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Basket of Chips, page 137

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Identifier /tanner/image/basket_chips.xml
Title A Basket of Chips: An Autobiography
Creator Harwood, James Taylor, 1860-1940
Subject Artists; Painters; Artists' writings
Subject Local Harwood, James Taylor, 1860-1940; Artists--Utah--Biography; Harwood, Harriett Richards, (1870-1922)
Description These memoirs of Utah artist and teacher James T. Harwood cover a wide range of subjects including farming, gardening, bird watching and cooking. But, primarily, "A Basket of Chips" is about his early love, Harriett Richards, and their life together.
Publisher Tanner Trust Fund University of Utah Library, Salt Lake City, Utah
Contributors Olpin, Robert S.; Ward, Margery W.; Cooley, Everett L.; Madsen, Brigham D.; Tyler, S. Lyman
Date 1985
Type Text
Format image/png
Language eng
Relation Is part of: Utah, the Mormons, and the West, no. 12
Coverage 1860-1940
Rights Management University of Utah, Copyright 2001
Holding Institution J. Willard Marriott Library, University of Utah.
Source Physical Dimensions 14.5 cm x 22.75 cm
Source Characteristics Printed Hard Cover Book
Scanning Technician Karen Edge
Metadata Cataloger Kenning Arlitsch; Jan Robertson
Call Number N 6537 H364 A2 1985
ARK ark:/87278/s6zs2vsj
Topic Artists; Painters; First person narrative
Setname uum_ttb
Date Created 2005-04-20
Date Modified 2011-04-07
ID 327930
Reference URL https://collections.lib.utah.edu/ark:/87278/s6zs2vsj

Page Metadata

Identifier 159.gif
Title Basket of Chips, page 137
Description Ruminations of . Lzfe and Art OUR SEPARATIONS I was separated from my wife three times during our mar- ried life. The first time was when Willard was about three years old. I drove a team to Yellowstone Park." Her father, mother, and two younger sisters, Jennetta and Rhoda, and Dr. Ralph Richards were of the party. The four former were in the spring wagon and Ralph and I drove the heavy baggage wagon. We were gone two months and what a long trip it was, as I think of it now. It seemed ages. I wrote to my wife almost daily and received letters from her at the same rate. When we had been travelling for two weeks we received mail that had been posted two days before. It seemed as far away as Europe by travel, and just in the next county by mail. She had our route and so knew just where to send the letters. My thoughts were with her and my boy all day and my dreams were of them at night. I declared I would never leave them again, and my boy was grown before I did. In the next trip I was away from them no longer time, but thousands of miles farther. I was in a run down condition so she and our artist friend Mary Teasdel put their heads together about it and sent me off to Paris, with Bert Teasdel, her brother, as my companion.11 And the sweetest joy of the whole trip was the returning to my family. How I loved them all and from the day of leaving looked forward to the return. Yet I did not let that spoil my oil signed and dated by him in that year, titled Deny Cnn?zes, Fence, is in the West High School Collection, Salt Lake City. 10 This was in 1895. On the way to Yellowstone, titled Bear LnRe. Hnrwood Art Exhibition, 8, no. 35. Harwood painted a work 11 That new "inspiration and influence" did reach him seems proven by Throtlgh the Porthole ( 1911) painted on that trip. A new freedom from linearity is evident, and a similarity shows up to some extent in a handsome untitled and undated landscape that is, along with Th~oqh the Porthole, owned by Brigham Young University. In both (a watercolor and an oil) an underlying sense of firm and essential structure is, typically, not sacrificed. Ibid., 6. 137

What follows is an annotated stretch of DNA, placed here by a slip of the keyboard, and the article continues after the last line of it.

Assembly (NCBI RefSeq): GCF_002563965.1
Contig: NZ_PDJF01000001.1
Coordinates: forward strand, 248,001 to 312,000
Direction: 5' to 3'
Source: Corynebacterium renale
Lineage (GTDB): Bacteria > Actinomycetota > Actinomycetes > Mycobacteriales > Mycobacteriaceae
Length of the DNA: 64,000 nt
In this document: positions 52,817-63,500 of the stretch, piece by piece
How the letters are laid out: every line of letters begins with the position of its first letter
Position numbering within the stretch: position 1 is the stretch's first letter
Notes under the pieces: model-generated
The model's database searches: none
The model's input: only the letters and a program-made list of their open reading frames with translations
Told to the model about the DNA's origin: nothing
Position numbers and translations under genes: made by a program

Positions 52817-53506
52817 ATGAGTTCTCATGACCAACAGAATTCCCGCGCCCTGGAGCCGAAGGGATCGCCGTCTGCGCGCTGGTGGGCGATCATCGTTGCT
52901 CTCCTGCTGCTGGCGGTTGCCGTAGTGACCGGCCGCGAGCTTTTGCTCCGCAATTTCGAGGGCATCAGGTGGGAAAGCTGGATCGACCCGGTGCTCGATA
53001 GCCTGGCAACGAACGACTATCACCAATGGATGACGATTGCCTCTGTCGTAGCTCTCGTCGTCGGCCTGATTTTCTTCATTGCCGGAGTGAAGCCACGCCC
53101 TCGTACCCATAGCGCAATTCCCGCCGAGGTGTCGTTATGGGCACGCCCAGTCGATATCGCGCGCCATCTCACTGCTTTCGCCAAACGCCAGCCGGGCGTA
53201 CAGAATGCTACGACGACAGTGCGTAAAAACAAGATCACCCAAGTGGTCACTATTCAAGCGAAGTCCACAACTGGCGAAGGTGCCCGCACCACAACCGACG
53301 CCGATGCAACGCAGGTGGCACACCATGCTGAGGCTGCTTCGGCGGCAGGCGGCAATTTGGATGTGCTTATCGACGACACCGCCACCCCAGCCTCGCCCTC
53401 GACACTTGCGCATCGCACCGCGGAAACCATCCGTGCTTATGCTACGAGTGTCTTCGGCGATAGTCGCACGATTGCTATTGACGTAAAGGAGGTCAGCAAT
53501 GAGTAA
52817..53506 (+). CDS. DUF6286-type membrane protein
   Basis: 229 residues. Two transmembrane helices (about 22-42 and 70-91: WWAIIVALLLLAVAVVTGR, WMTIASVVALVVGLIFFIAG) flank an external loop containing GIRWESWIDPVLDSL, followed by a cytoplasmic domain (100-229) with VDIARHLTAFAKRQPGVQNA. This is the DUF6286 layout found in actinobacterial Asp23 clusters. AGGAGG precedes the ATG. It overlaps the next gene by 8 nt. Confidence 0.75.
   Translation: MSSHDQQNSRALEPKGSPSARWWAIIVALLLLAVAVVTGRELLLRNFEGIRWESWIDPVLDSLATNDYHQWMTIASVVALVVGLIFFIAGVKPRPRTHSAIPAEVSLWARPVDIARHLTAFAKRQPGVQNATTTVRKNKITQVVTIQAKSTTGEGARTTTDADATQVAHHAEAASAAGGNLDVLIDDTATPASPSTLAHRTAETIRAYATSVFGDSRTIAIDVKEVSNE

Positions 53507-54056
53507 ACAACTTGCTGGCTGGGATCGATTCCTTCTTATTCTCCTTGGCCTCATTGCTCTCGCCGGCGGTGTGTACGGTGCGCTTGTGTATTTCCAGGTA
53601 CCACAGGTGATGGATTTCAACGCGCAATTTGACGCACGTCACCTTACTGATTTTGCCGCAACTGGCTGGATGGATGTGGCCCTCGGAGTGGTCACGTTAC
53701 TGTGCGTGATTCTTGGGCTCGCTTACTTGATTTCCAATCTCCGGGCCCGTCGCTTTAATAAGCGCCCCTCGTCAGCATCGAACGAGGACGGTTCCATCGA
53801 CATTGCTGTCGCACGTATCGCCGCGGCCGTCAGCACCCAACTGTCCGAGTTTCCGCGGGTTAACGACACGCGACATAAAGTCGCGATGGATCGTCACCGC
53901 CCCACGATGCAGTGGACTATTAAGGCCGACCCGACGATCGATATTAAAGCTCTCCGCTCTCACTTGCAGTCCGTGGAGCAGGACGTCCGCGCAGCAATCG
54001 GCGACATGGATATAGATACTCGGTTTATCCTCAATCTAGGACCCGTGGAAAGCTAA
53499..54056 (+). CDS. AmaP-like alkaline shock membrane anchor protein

Format image/png
Source A Basket of Chips: An Autobiography
Setname uum_ttb
Date Created 2005-04-14
Date Modified 2005-04-14
ID 327617
Reference URL https://collections.lib.utah.edu/ark:/87278/s6zs2vsj/327617